AMC Fully Supports All Efforts of Treaty 9 First Nations to Protect Their Treaty and Traditional Territories, Including Legal Challenge of Canada – Metis Self-Government Agreement

May 8, 2023

Treaty One Territory, Manitoba

AMC Communications

Treaty One Territory The Assembly of Manitoba Chiefs (AMC) supports the Wabun Tribal Council of Brunswick House First Nation, Chapleau Ojibwe First Nation, Flying Post First Nation, Matachewan First Nation, Mattagami First Nation and Beaverhouse First Nation in protecting their traditional territories.

The First Nations have filed an application for judicial review in the Federal Court of Canada based on Minister Miller’s decision to enter into the Métis Government Recognition and Self-Government Implementation Agreement with the Métis Nation of Ontario. The First Nations contend that the Agreement was entered into without any consultation and threatens the constitutionally protected rights of the First Nations in the Wabun Tribal Council, who have exercised their rights in the traditional territories claimed by the Métis Nation of Ontario since time immemorial.

Expressing her concerns, Grand Chief Cathy Merrick stated, “It is concerning that the federal government has recognized the “Historic Métis Homeland” as an area encompassing the traditional territories of many First Nations, including the entirety of what is now the province of Manitoba. The Métis claim to territory or homeland is relatively new, benefiting from the concept of the Doctrine of Discovery, and lacks the historical significance that First Nations share with the land. There are many First Nations in Manitoba who have not received their full entitlement to reserve lands over 100 years after Treaty was entered into. Canada’s agreement with the Métis Nation of Ontario sets a dangerous precedent for First Nations in Manitoba. In addition to being contrary to international law principles and the United Nations Declaration on the Rights of Indigenous Peoples, it is contrary to Canada’s own United Nations Declaration on the Rights of Indigenous Peoples Act. It now further complicates matters as Canada will have further grounds to continue to argue that it must consult with the Métis prior to finalizing their Treaty obligations to First Nations in Manitoba. This is troubling, considering that the First Nations were not consulted prior to this Agreement being entered into, and the same can happen for AMC member First Nations.”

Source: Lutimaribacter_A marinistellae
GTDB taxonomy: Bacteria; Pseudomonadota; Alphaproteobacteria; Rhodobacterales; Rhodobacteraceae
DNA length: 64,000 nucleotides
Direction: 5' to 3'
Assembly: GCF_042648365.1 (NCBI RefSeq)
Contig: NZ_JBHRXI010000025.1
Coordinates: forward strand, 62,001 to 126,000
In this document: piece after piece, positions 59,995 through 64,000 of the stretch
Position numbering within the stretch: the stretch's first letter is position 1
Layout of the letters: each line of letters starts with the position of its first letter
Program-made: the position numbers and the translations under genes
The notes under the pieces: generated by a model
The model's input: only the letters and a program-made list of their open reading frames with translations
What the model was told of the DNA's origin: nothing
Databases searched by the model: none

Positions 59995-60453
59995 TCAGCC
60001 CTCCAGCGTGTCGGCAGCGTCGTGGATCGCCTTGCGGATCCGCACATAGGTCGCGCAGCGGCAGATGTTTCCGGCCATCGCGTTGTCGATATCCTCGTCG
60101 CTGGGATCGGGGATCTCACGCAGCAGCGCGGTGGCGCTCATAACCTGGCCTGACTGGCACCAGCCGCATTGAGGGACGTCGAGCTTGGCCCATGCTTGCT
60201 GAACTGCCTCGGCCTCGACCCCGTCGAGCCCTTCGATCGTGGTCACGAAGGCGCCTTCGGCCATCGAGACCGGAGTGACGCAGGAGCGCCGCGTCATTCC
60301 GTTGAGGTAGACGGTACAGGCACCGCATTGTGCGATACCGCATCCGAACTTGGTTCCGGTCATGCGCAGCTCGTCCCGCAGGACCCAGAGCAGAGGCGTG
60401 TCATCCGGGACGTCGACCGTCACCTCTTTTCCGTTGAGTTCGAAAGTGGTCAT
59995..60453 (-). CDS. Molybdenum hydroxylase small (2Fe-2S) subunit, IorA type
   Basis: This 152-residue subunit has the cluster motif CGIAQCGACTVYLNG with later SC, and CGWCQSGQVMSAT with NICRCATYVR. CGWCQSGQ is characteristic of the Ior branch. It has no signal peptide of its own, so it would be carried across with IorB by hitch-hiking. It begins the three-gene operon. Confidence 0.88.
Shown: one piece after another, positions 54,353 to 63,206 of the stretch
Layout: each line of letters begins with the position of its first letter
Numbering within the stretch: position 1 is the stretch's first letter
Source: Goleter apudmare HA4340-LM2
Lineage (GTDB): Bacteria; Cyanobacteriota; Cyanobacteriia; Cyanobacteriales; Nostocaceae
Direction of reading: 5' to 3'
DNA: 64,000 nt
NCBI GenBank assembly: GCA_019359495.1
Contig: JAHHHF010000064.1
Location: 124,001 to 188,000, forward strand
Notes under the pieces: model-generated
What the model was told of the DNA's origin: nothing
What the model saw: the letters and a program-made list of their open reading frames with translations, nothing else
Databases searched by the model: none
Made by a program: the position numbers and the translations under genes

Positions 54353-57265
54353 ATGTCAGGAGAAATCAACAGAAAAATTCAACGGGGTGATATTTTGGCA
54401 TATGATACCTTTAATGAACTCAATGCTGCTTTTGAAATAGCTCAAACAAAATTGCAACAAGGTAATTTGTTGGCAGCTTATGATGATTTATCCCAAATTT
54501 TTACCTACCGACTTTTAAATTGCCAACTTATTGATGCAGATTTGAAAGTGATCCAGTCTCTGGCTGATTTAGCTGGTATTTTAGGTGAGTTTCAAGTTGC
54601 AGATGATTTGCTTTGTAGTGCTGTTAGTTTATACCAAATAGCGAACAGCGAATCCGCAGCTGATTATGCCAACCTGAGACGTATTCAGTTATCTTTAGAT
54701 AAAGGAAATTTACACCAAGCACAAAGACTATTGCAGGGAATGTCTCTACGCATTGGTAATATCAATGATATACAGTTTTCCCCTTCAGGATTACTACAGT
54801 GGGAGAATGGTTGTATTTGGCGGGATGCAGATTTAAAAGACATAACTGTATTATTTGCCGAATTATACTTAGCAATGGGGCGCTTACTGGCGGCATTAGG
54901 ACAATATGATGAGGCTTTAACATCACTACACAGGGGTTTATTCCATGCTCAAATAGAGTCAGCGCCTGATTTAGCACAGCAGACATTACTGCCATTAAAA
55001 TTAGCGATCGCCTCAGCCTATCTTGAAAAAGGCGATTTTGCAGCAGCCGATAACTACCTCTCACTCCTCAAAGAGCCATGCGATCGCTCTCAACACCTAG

The Notice of Application further alleges that the Minister erred in law by incorrectly conflating Métis citizens with mixed-race individuals who self-identify as Métis. The issue of indigenous identity fraud, particularly in relation to self-declaration and self-identification policies, is one that continues to hamper progress for First Nations in Manitoba.

Grand Chief Merrick concluded, “The issue of individuals self-identifying as having First Nations or indigenous heritage continues to negatively affect our First Nations citizens. People who engage in indigenous identity fraud take employment opportunities, programs, services, and financial benefits away from the systemically disadvantaged population that these opportunities were designed for. Recognition of indigenous self-identification negatively affects First Nations’ right to self-government and the ability to determine their citizenship as protected by the United Nations Declaration on the Rights of Indigenous Peoples because it allows non-indigenous people to receive the benefits of being a First Nations citizen without proper recognition by the rights-holding collective. The AMC not only wholeheartedly supports Treaty 9 First Nations in their endeavours but also pledges to scrutinize the ongoing actions of the federal government and explore all available options, including court actions, to challenge any measures that may impinge upon the rights and interests of AMC First Nations.”


For more information, please contact:

Communications Team
Assembly of Manitoba Chiefs

About the Assembly of Manitoba Chiefs

The AMC was formed in 1988 by the Chiefs in Manitoba to advocate on issues that commonly affect First Nations in Manitoba. AMC is an authorized representative of 62 of the 63 First Nations in Manitoba with a total of more than 151,000 First Nation citizens in the province, accounting for approximately 12 percent of the provincial population. AMC represents a diversity of Anishinaabe (Ojibway), Nehetho / Ininew (Cree), Anishininew (Ojibwe-Cree), Denesuline (Dene) and Dakota Oyate (Dakota) people.